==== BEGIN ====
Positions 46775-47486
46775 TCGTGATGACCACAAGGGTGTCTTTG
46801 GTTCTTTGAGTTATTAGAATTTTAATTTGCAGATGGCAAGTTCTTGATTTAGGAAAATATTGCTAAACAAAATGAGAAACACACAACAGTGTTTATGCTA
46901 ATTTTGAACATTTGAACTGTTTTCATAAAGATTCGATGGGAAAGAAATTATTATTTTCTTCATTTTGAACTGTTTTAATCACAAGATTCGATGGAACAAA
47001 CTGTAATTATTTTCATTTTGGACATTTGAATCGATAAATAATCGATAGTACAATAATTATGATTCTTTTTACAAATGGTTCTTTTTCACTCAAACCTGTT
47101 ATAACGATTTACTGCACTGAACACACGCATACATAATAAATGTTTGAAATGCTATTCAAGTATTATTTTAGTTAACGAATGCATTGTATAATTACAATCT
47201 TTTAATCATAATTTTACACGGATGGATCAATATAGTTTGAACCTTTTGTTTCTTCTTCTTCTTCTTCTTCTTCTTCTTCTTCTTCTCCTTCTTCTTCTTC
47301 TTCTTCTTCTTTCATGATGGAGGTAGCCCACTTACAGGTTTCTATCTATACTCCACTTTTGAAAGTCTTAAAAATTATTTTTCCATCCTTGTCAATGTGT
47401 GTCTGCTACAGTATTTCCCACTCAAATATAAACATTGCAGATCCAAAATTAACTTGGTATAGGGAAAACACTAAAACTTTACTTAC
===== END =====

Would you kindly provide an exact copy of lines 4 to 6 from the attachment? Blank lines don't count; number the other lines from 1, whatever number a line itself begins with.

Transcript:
46901 ATTTTGAACATTTGAACTGTTTTCATAAAGATTCGATGGGAAAGAAATTATTATTTTCTTCATTTTGAACTGTTTTAATCACAAGATTCGATGGAACAAA
47001 CTGTAATTATTTTCATTTTGGACATTTGAATCGATAAATAATCGATAGTACAATAATTATGATTCTTTTTACAAATGGTTCTTTTTCACTCAAACCTGTT
47101 ATAACGATTTACTGCACTGAACACACGCATACATAATAAATGTTTGAAATGCTATTCAAGTATTATTTTAGTTAACGAATGCATTGTATAATTACAATCT